There needs to be a newly formed label called: "Extreme Preemie Syndrome".
Our children missed out on major development (sensory, neurological, mental) when they should have been in the nice quiet womb of mom. Instead, they were subject to pain, torture, surgeries, loud noises, bright lights. Their little brains had so much growing to do, think of the size of a brain of a 1.5 Pound babies brain versus a full-term 8 pound babies brain? All that growth that was supposed to be done in utero NOT in a hospital.
I heard a mom once say to me, trying to explain their child:
"Think of it this way, you know when you need an electrician to work on the wiring in your house, but you get a plumber to do the work instead? So when you click your garage door opener, the lights on your house come on instead of the garage door opening. Our babies little systems just weren't wired correctly."
Here are some posts from my Micro Preemie Support group that got me thinking:
"P was diagnosed with PDD-NOS when she was 4 (maybe 3-it was so many years ago that I can't remember now). I accepted the diagnosis at first (knowing clearly that she was so different than other kids) but eventually fought to have it removed as she got older. Although she is VERY different than other kids, she no longer fit the PDD criteria. I still feel, to this day, that there needs to be another name for the uniqueness of our former preemies. Call it preemie syndrome, or whatever, but call it something. Many of our kiddos share the traits that make them unique yet the traits do not fit neatly on a form in order to accurately diagnose. The bottom line is though, getting a diagnosis can be very helpful in acquiring services in the public school setting.
P is happy at times. She has mental health issues so her happiness does depend on her meds. That may sound horrible but I've come to completely accept that she will need the meds. She has an anxiety disorder and pretty severe OCD-both of which are virtually completely controlled by her current meds.
As for the teasing... yes she was teased. The teasing was hard enough for all of us to handle but it what was worse (in my opinion) was how she was ignored by other kids. They simply refused to play with her. Her kindly teach told us it was because she was so smart and had an accent. But it never got better.
Her sensory issues made it difficult for her. If someone would slightly bump into her (as kids do) she would start yelling that they hit her. She also has a huge problem with tattling. She is a literal child and never can understand that there are gray areas. Black and white only with her.
It got so bad that I watched my precious child slip into a dark place. She couldn't understand why the kids didn't like her and was never able to grasp the concept of friendships. We ended up taking her out of public school and now home school. She is doing much better now.
I'll never forget when I first joined the on line list for parents of school aged (5 and older) kids. There I was in a place reading about lots of kids with traits that I thought were unique to Paige. I cried for days. I don't think it was because I was sad but more because I thought we had failed her in some way and that's why she was turning out to be so different. But, in reality, she was a lot like other preemies.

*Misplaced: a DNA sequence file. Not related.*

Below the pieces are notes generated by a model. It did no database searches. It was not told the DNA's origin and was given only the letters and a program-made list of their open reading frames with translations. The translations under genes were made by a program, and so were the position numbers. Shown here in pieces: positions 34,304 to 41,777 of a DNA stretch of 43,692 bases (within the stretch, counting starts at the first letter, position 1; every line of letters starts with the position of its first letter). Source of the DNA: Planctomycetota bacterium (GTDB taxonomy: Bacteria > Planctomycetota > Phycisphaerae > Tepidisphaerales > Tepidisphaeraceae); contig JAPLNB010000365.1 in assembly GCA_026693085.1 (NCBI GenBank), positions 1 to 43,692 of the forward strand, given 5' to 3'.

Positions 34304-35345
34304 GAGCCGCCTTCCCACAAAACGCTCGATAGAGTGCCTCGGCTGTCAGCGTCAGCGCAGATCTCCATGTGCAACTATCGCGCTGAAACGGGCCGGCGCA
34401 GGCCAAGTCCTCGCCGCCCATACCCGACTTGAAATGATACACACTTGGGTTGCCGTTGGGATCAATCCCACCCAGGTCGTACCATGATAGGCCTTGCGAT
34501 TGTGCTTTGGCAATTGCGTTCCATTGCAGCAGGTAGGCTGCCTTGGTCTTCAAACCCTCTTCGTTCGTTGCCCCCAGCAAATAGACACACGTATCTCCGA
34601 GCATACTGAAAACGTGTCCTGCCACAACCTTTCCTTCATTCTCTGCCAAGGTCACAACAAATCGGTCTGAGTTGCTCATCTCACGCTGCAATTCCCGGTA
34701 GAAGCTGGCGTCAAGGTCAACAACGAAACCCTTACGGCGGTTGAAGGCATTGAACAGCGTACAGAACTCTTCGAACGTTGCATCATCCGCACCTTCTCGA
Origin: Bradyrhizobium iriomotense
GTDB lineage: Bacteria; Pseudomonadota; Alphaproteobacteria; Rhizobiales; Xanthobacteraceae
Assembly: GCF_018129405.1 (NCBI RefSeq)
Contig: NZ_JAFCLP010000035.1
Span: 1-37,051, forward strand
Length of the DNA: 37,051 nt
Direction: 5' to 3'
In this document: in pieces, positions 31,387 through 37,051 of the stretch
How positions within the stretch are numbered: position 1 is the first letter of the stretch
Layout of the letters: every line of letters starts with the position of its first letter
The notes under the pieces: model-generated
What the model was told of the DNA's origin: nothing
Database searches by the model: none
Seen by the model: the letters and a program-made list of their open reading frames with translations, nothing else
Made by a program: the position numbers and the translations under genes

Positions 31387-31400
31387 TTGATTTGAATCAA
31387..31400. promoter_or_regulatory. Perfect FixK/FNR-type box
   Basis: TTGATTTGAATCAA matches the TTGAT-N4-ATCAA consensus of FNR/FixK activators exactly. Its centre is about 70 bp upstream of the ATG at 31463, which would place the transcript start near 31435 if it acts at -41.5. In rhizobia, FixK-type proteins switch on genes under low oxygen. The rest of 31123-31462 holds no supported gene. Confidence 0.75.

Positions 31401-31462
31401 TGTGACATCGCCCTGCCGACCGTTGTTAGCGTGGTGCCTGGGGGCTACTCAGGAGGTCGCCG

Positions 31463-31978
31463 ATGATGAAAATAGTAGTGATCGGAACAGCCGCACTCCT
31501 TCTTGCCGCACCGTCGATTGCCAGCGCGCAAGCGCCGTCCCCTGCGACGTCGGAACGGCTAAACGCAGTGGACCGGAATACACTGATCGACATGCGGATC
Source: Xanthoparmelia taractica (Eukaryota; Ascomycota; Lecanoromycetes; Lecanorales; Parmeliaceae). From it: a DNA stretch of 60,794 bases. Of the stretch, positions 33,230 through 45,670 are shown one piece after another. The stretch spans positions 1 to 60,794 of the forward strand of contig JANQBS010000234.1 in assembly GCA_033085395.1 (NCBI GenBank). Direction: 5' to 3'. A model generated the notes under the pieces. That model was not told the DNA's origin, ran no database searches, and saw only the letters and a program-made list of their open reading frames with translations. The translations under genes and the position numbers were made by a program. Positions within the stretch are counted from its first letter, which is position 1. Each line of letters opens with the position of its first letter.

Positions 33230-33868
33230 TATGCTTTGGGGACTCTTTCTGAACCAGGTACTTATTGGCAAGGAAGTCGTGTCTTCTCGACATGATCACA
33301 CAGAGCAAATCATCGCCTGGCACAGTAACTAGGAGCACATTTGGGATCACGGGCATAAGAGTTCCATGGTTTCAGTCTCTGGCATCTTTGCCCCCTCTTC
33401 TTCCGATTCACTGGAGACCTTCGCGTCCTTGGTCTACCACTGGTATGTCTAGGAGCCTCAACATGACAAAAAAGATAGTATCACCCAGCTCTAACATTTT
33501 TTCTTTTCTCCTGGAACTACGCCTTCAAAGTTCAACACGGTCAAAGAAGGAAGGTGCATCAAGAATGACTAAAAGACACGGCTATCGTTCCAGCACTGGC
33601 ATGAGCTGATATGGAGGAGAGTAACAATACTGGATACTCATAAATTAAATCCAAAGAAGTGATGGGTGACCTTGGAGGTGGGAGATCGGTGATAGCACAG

Hang in there Liz. Kaitlyn's uniqueness will become even more apparent as Quin gets older. I find myself constantly amazed at the things that T (Stacye's 2nd child: a late-term preemie son)can do, when in reality they are probably normal. lol"
And from Anne:
"I completely agree Stacey that there should be something called Preemie Syndrome.
When E was getting close to being discharged from the NICU, her neonatologist was talking with me one afternoon and said (warned?) that while E had "escaped" the more obvious signs of being extremely premature, like vision loss, hearing loss, major breathing issues, etc. that I should always be mindful that no child fully escapes the effects of her extreme prematurity, that it is simply impossible to have missed an entire trimester of gestational development and walk away totally unscathed.
He said that some children may have minor problems that are masked by more typical differences (some kids will never be athletic for example so you might not notice a minor physical limitation) but others have more obvious issues like feeding, sensory, behavioral, etc. that can not be explained away by the usual labels.
This particular neo thought the whole notion of "catching up by two" was a load of crap and as those of us with kids over the age two know, it is crap. He was an older guy who you would have expected to tow the traditional NICU party-line so to speak, but he was pretty progressive in his thinking.
Not to long ago I was talking with this neo (I live 100 yards from the NICU so often run into these folks in the neighborhood) about E's feeding and sensory problems and he asked me if my family/friends/acquaintances say or imply that E has these problems because of something I have done or failed to do. I realized that people do assume there is something I could do differently or should have done differently to prevent the feeding and sensory problems and thought about the comments I have heard: I gave her solids too early; I gave her solids too late; I had the wrong spoon; I wasn't persistent enough; I should have made my own baby food and on and on. So I told this to the neo and he looked at me and smiled said something to the effect of "if E had lost her sight to ROP would anyone have been saying there was something you could have done to prevent it or restore her sight? No one would suggest you could prevent or fix something like that but people do choose to believe that you can prevent or fix feeding and sensory disorders with some magic parental bullet."